After college at Yale and graduate studies at Harvard, Rees, a former ASGCA President, went to work in 1964 as a principal in his father’s firm, Robert Trent Jones, Inc. Ten years later he founded his own design firm, Rees Jones, Inc., headquartered in his hometown of Montclair, New Jersey. In the last thirty years, Jones designed more than a hundred courses, including Nantucket Golf Club in Siasconset, Maryland; Ocean Forest Golf Club in Sea Island, Georgia; Black Lake Golf Club in Onaway, Michigan; Casata Golf Club in Boulder City, Nevada; Atlantic Golf Club and Golf at the Bridge in Bridgehampton, New York. Jones’s redesign of courses in preparation for major championships has earned him the nickname The Open Doctor. His remodeling skills have been applied to seven U.S. Open venues, five PGA courses, three Ryder Cup sites, and one Walker Cup redo, plus an original design for the 2001 Walker Cup. His redesign of East Lake has become the permanent site of the PGA Tour’s Tour Championship.

In the 1980s, I was vacationing on Nantucket with my family. I decided to go over to Sankaty Head Golf Club, an exclusive golf course I had heard much about but never seen. I wanted to do so without making a big fuss or telling them who I was. I just wanted to play this venerable old course.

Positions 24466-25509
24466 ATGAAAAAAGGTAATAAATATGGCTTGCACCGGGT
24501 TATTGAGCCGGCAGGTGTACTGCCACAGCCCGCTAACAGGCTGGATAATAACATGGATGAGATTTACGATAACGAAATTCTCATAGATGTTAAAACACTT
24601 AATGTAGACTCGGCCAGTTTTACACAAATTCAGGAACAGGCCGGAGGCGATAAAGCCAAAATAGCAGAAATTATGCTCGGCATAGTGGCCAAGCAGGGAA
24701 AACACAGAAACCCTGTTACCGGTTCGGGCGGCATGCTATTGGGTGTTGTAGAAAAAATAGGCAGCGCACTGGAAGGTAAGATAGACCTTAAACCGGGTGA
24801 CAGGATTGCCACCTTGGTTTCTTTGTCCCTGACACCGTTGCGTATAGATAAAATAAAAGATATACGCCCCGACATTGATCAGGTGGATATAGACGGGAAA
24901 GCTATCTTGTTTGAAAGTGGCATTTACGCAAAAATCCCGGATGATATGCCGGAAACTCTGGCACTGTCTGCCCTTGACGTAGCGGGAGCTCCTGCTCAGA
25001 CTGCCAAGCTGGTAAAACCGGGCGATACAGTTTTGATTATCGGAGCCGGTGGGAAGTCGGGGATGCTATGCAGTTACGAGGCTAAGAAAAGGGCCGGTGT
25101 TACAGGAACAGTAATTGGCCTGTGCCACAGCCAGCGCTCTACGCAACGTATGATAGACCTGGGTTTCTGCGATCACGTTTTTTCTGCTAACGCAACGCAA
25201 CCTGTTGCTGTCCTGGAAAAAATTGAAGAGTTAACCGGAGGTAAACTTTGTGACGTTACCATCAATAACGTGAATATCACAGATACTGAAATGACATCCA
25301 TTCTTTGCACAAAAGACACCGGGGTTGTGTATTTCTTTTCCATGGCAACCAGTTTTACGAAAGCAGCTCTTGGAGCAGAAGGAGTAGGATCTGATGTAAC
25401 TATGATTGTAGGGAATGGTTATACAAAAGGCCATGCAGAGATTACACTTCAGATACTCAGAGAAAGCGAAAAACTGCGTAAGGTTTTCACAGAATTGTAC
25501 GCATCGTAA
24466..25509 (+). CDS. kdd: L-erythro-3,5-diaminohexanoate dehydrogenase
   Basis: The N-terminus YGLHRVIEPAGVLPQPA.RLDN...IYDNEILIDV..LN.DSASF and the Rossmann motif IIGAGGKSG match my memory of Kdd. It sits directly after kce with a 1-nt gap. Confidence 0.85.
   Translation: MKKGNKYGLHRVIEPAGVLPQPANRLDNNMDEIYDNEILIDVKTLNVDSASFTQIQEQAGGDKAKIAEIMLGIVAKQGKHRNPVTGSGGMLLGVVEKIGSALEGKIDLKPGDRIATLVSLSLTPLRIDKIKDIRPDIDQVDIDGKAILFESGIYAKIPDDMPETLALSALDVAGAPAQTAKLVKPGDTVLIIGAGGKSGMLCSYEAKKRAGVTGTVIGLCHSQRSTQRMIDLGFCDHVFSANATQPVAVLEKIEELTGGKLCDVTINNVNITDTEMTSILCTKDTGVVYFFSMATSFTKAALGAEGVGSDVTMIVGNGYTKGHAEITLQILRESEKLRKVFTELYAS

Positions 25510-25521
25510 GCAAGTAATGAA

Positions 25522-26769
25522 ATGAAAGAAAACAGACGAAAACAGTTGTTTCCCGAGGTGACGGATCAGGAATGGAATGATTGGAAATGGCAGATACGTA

I entered the pro shop and asked the golf professional if I could play the course.

“Absolutely not,” he told me. “This is a private club and you must play with a member.”

“I have a few friends who are members,” I told him. “May I see the club directory so that I can try to reach one of them?”

“Absolutely not,” he stated. “Our directory is solely for the use of our members.”

At a loss as to what to do next, I explained that I was a golf course architect and that since Sankaty Head was a historic course, I was quite interested professionally in seeing it.

At that point the golf professional said, “Who do you think you are, Robert Trent Jones?”

“No,” I answered. “But I am his son.”

“Well, then, I’d be glad to play with you tomorrow morning.”

At the finish of our round the next day, the entire green committee was waiting for me on the eighteenth green, anxious to ask me what I thought of their golf course.